How To Deal With Sibling Rivalry in Adulthood
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Brothers & Sisters1 of 9
By Alison Singh Gee
We may have outgrown snickering at each other's report card or whining for Mom's attention, but what most of us never outgrow is the primal competition we feel with our brothers and sisters. To help keep the peace with your family, we asked experts for their advice on how to settle grown-up siblings' most common spats—all without running to Mom or Dad.
Who's the Boss?2 of 9
The Problem: Your sibling still bosses you around, like she did when she was 10 and you were 5.
The Fix: "We continue to see our siblings in static images, and to react to them that way, even if those roles no longer fit," says Dr. Karen Gail Lewis, author of Understanding Sibling Conflicts. "Step back and look at how you can break those reactions. If your sister says you should cut your hair, say something like, 'Actually, I like my hair this way.'" By not getting upset, you'll hopefully help your sibling break the pattern of them being the boss and you being the bossed around.
Past Problems3 of 9
The Problem: Your brother is still furious with you for something you did when you were teens, and it continues to come between you a decade later.
The Fix: If your sibling refuses to speak to you or yells and hangs up whenever you call, put down the phone and write out your feelings to him. "Let them know that you miss them and that you really hate that you can't get along," says Dr. Lewis. "Get into their shoes and be empathetic—if your sibling feels you're listening and concerned, that will go a long way to defusing the anger."
Three's a Crowd?4 of 9
The Problem: Your siblings gang up and leave you out.
The Fix: "Approach each of the cliquish siblings separately for a talk—never two to one. Choose a neutral place," says Dr. Lewis. "Avoid mentioning any other family members. Just keep it between the two of you and say something like, 'I feel you are angry with me. You probably like Sister Two better than me. Let's talk about what we can do to get along better."
Compare & Contrast5 of 9
The Problem: You can't help but be annoyed by how your parents and other relatives lavish praise on your sibling while ignoring you.
The Fix: "If you find yourself resenting a sibling for the attention he or she is getting, try to focus yourself on obtaining the life you want rather than wasting energy on resenting the life your sibling has," says child psychologist Dr. Lisa Shadburn.
Critical Care6 of 9
The Problem: You and your siblings disagree about how to take care of your parents as they age.
The Fix: "Have all the siblings sit down and talk with your parents' doctors," says Dr. Lewis. "Then have each sibling write out a list of the suggested solutions, and his or her take on the pros and cons of each. Put the anonymous lists on the table and look at them all together." It's easier to point out what works and what doesn't when the solutions are not tied to any one sibling.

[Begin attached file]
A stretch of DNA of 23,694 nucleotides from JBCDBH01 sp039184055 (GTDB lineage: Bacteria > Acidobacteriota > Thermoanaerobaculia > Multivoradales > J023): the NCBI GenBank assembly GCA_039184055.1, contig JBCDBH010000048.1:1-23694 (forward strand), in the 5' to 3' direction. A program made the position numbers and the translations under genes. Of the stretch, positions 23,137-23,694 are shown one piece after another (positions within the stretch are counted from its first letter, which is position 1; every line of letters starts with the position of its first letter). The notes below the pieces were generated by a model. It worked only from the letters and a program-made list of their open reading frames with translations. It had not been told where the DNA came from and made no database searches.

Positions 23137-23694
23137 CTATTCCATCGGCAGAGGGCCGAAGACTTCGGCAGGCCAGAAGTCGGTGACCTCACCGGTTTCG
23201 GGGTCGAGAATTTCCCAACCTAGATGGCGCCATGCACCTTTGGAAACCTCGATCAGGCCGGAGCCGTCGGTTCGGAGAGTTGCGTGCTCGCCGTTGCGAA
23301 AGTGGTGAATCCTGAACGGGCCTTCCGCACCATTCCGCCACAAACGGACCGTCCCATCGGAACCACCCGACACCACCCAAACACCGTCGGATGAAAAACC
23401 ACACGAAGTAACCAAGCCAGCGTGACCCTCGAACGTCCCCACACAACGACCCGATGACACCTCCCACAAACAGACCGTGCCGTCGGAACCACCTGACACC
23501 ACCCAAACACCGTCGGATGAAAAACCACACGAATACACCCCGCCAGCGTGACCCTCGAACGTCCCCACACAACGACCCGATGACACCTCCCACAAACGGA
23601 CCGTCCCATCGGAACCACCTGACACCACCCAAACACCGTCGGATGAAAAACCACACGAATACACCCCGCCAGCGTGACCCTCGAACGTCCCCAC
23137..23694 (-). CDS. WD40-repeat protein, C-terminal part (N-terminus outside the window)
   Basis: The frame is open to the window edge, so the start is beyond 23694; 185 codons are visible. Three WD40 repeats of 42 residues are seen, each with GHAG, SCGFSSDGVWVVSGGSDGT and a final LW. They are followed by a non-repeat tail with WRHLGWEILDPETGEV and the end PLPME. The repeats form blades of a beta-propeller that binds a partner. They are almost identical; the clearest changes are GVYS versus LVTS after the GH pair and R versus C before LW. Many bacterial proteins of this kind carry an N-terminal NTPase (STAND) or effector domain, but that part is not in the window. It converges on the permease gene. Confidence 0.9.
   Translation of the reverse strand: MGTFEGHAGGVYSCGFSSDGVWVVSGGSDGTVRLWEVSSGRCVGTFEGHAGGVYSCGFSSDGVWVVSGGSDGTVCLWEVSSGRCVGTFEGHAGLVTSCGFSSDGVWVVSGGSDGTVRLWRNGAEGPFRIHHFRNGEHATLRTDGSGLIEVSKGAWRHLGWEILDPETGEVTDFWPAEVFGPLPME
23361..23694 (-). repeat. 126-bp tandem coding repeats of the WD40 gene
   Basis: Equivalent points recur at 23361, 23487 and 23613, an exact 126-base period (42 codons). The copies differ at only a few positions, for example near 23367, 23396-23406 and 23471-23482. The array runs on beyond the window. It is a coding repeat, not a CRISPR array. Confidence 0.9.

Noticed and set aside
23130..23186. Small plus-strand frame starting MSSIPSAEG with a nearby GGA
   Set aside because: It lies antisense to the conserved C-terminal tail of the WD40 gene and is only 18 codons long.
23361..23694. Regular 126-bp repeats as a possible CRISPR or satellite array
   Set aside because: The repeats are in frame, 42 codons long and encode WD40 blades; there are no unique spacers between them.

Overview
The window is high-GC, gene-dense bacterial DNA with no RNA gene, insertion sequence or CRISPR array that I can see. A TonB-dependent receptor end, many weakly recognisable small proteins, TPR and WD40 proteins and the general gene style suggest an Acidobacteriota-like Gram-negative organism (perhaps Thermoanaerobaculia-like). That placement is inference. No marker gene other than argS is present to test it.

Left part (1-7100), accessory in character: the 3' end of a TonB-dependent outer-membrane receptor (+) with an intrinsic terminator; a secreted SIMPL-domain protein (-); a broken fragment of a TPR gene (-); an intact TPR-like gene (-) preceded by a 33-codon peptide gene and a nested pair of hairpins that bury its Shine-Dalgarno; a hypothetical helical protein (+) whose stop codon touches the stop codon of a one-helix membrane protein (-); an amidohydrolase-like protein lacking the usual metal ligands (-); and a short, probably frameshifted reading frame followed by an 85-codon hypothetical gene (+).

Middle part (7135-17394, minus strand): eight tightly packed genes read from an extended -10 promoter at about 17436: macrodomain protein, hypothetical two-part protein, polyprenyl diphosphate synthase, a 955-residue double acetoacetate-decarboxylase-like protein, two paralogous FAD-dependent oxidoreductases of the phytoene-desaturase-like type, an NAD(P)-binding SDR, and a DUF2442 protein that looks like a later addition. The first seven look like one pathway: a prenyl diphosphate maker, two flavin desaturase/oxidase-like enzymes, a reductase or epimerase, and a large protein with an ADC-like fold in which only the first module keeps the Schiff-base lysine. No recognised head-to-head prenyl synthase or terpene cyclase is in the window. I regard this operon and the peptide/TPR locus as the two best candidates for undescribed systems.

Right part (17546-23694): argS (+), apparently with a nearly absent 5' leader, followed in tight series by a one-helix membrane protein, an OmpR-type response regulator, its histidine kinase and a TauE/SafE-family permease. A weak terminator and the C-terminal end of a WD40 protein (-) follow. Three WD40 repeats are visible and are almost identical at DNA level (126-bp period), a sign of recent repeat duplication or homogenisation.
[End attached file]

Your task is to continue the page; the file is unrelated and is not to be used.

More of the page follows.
Kid's Stuff7 of 9
The Problem: You think your sibling isn't raising her kids properly and you let her know about it.
The Fix: "If you feel your sibling's child is struggling with a serious issue and you want to help, talk to your sibling in an understanding way about some of your own parenting challenges and let them know you are there to help if they need it," says Dr. Shadburn. And if you are on the receiving end of criticism? "Do your best to take it with a grain of salt and let it go."
Memory Lane8 of 9
The Problem: Your sibling insists his version of an event is the gospel truth, and you know things went down a whole lot differently.
The Fix: People remember what is emotionally significant for them. "So two people can remember the same incident (such as who was to blame for starting an argument) very differently, with each truly believing he is right and the other is wrong," says Dr. Shadburn. "Think about whether it is worth making your relationship suffer in order to be right."
Fair Play9 of 9
The Problem: You're convinced your mother gives your sibling (and her children) better gifts than she gives you and your kids.
The Fix: When fairness comes into question with siblings, the issue is typically not just about the gifts at hand, but about past behavior that has led to built-up resentment. "If you feel like your parents have treated you unfairly in their gift giving, try to avoid blaming your siblings and do your best to let go of past resentments and be gracious about the gift," says Dr. Shadburn.